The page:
Hamilton Heights residents displaced by fire seek continued refuge as hotel stays come to an end

Dozens of displaced residents gathered in the basement of a Days Inn in Norwood Sunday night for a pizza dinner with the hope to have their spirits lifted.

News 12 Staff

Dec 12, 2022, 3:08 AM

Updated 550 days ago

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Hamilton Heights residents who were displaced by a fire last week are hoping to find refuge after their hotel stay expires on Monday.
"So this is a testament to how united we are, and how committed we are to getting our building back, and rebuilding our neighborhood," said Tenants Association President Yahaira Paulino.
Dozens of displaced residents gathered in the basement of a Days Inn in Norwood Sunday night for a pizza dinner with the hope to have their spirits lifted.
"Devastating. Completely devastating. Most of us have been living in the building for 30, 40 years. There are children, there are elderly folks, there are folks who don't speak the language," Paulino explained.
In all, 130 tenants were all displaced to hotels across the city. They have not been able to return to their homes to salvage what's left of their belongings.
"We've been struggling a lot to keep everyone connected, since their phones, chargers -- everything was left in there," Paulino said.
The residents received two nights of hotel assistance from the Red Cross and three more from H.P.D. However, come Monday morning, they'll have to check out.
Some of them will transition into the city's shelter systems, while others are unsure where to go next.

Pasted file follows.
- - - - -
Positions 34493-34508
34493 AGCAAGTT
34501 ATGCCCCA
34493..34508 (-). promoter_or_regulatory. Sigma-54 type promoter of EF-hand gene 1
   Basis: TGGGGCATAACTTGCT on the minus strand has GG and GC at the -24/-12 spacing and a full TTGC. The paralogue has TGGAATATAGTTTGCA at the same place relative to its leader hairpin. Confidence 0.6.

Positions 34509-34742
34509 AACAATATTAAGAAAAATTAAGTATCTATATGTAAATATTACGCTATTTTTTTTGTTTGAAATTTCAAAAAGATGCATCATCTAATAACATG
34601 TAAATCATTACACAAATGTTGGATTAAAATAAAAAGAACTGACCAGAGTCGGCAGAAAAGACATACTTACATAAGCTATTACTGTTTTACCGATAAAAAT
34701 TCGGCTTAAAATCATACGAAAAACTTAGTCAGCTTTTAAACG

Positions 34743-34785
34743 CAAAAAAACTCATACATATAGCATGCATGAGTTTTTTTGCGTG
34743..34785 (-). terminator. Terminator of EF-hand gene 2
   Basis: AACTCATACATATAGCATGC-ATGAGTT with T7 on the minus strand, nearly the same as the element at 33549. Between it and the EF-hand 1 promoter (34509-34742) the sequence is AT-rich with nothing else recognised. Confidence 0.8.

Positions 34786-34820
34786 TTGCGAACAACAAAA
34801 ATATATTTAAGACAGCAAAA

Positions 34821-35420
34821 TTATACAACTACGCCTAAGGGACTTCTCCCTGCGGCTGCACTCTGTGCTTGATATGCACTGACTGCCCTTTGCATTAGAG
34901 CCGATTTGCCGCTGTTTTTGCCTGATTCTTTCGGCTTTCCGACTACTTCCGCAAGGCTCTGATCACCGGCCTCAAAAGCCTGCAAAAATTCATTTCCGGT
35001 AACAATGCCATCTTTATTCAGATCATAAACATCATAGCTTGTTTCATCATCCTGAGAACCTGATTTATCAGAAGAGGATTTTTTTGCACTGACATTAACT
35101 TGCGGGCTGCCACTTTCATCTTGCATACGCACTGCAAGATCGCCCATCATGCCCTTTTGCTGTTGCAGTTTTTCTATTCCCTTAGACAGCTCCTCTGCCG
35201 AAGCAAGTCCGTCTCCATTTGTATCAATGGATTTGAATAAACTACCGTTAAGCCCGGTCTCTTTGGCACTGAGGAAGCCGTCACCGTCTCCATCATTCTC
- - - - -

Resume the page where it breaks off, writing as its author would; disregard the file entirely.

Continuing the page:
"There's this air of uncertainty again, trauma is building up, displacement again from the initial fire," Paulino said. "The push is to get families and elderlies into shelters that are apartment-based so they can build up some normalcy."
News 12 reached out to HPD, which says it is working with each displaced family to provide emergency shelter, and that all families have been informed of where that emergency shelter will come from. 
The agency added that four households are being placed into family living centers, while 13 families and single households were placed into single room occupancies and another 21 households are in the process or have registered with emergency housing services but refused shelter placement.  
A GoFundMe page was set up to help the tenants get back on their feet and as of Sunday, it raised over $12,000.
"We're still united, even though we're going to be separated," Paulino said.


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